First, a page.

One of the most lovable qualities about my partner Ben is his genuine interest in people. He possesses an extraordinary talent for striking up a conversation with anyone, anywhere. That’s how we ended up with a membership to Imperfect Produce.
We found Imperfect Produce a few weeks ago at the Santa Clara Yoga Expo where I was helping to assemble the Team Dharma booth for Samyama Yoga Center. Imperfect delivers a box of produce to your doorstep that otherwise would have been thrown away – potatoes, apples and avocados that are too small, carrots that are misshapen, peppers with blemishes, watermelon…well…I actually can’t figure out what made the watermelon imperfect.
According to Imperfect’s website, at least 20% of produce is passed on by groceries each year. Where does that produce end up? Not on our tables, that’s for certain. And probably not at homeless shelters or soup kitchens. Produce that is nutritional sound but not pretty enough for your local Whole Foods is thrown away.
Imperfect Produce asks us to consider where our food comes from. To think about the fertile earth, the working land, the men and woman who plow the soil, plant the seeds and collect the harvest. It asks us to participate by honoring the labor that goes into putting that apple in our hand.
That doesn’t mean I wasn’t skeptical at first. I was certain our produce boxes would be filled with ugly and obscure food past its prime. Food that I didn’t know how to cook or wouldn’t want to cook. I was certain Ben and I would be doing the very thing we were trying to avoid – wasting food.
I was wrong.
The produce is beautiful. Our last box was filled with peppers and pluots, plums and carrots, and the round and wonderful watermelon that I devoured. Oh. And an eggplant.
The humble aubergine eggplant.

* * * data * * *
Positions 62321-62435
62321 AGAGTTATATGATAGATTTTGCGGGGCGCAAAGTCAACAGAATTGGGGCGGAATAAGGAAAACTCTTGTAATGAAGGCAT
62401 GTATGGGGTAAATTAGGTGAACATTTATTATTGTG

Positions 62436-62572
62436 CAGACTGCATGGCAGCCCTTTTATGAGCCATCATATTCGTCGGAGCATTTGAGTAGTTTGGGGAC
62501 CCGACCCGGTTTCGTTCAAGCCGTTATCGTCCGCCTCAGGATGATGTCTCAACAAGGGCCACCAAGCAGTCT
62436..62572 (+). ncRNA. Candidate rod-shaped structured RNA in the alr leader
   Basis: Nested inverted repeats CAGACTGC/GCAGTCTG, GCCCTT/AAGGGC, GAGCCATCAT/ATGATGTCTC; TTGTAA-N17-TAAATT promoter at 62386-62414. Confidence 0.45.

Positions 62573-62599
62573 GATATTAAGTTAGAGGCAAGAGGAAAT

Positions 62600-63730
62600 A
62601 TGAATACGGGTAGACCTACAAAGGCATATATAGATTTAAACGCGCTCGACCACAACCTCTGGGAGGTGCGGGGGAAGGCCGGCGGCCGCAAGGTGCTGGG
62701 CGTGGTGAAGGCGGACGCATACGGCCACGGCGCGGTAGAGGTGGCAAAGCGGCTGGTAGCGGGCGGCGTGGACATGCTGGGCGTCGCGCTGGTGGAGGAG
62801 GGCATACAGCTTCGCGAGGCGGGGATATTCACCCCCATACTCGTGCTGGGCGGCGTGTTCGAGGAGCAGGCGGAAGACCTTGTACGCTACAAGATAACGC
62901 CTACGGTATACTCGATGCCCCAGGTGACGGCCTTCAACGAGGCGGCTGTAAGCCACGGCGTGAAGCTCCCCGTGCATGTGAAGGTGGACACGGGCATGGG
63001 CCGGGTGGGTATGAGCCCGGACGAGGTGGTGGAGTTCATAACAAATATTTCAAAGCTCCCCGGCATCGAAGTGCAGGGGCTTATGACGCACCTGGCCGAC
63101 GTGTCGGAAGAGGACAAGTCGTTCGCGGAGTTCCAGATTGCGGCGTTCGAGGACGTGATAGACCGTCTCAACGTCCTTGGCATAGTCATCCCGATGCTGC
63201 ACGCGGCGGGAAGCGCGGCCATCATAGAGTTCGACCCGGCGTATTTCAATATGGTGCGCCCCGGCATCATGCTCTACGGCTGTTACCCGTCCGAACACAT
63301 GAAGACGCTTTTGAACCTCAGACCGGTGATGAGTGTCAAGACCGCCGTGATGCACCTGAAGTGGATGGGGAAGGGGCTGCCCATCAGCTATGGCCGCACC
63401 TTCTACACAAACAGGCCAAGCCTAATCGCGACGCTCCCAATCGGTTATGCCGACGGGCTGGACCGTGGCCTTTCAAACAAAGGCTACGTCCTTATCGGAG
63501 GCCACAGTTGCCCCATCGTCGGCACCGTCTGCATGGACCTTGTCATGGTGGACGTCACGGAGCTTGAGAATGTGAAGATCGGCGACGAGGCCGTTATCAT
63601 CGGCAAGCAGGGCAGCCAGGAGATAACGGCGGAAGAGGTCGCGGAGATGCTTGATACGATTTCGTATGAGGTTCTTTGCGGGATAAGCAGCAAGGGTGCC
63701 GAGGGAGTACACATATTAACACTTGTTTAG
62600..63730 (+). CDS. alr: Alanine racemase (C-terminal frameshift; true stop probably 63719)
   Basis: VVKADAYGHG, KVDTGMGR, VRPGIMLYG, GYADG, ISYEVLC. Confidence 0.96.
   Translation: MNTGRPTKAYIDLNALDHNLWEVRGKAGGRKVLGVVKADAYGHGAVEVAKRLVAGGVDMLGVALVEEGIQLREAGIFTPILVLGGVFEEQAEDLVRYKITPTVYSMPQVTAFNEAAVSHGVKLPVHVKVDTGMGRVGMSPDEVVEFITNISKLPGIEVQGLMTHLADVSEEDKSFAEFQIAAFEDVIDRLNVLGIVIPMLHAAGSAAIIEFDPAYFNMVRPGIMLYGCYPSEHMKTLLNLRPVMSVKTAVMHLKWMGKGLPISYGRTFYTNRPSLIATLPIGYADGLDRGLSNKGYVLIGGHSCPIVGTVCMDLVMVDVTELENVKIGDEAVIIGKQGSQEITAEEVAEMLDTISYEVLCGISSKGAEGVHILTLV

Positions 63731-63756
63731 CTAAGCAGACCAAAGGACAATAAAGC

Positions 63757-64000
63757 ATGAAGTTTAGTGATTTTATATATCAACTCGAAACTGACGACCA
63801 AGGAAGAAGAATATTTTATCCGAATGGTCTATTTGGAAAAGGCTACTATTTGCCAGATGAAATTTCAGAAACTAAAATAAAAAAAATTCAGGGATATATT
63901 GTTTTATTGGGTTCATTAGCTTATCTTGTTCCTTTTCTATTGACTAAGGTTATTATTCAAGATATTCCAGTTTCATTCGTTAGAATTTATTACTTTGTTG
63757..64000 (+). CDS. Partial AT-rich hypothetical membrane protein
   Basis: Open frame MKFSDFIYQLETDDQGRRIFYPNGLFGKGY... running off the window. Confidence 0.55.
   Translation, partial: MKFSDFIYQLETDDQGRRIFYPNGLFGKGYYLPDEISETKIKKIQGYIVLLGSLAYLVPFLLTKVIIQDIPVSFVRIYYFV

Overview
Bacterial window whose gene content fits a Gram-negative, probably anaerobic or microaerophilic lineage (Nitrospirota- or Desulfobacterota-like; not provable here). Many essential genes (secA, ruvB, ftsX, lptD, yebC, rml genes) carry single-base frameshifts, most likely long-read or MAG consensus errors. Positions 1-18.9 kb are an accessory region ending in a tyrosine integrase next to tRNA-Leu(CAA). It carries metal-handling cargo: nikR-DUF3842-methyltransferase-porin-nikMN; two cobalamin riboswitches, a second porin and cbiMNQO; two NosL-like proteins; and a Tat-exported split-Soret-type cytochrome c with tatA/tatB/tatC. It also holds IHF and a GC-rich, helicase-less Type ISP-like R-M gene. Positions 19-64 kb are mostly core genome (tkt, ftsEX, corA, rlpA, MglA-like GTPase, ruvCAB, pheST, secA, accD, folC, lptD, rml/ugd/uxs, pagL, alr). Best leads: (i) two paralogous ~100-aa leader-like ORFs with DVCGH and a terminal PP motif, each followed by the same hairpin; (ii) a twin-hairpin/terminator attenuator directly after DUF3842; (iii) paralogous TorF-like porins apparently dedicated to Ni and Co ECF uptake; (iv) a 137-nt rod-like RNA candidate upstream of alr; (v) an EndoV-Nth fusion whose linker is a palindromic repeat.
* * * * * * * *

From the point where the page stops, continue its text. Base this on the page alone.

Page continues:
Our eggplant was flawless. And it was destined to become babaganoush.
I don’t really like babaganoush. It’s too oily and sometimes too smoky. But it was calling me (something else I love about Imperfect Produce – I have to think…ahem…outside the box and create dishes I rarely consider). So I pulled out my Zahav cookbook and found a recipe for roasted eggplant salad.
I began by washing and halving the eggplant then heating it on my non-stick griddle. I didn’t have to add oil, which was great. I set the griddle to 275 and came back periodically to check on its progress. To avoid an overly smoky flavor, I let the skin turn black but didn’t let it char. Once it cooled, I spooned the flesh – which at this point was like pudding – into a bowl. For one cup of cooked eggplant flesh I added one clove of garlic, a large pinch of salt and a quick glug of olive oil – I’m guessing about two teaspoons. Of course it’s not babaganoush without tahini. I stirred in just under a tablespoon.
It went into the fridge to chill and to give time for the flavors to get to know one another.
That night it was served with a tomato salad.
Ben has another quality that never fails to put a smile on my face. Aside from an unfortunate run in with a plate of brussels sprouts two years ago he’s loved every dish I’ve brought to our table. Even not-so-smoky babaganoush.
ps…by the way, Imperfect has the option of delivering a box of produce to a family in need for $12. We like these people. We like them alot.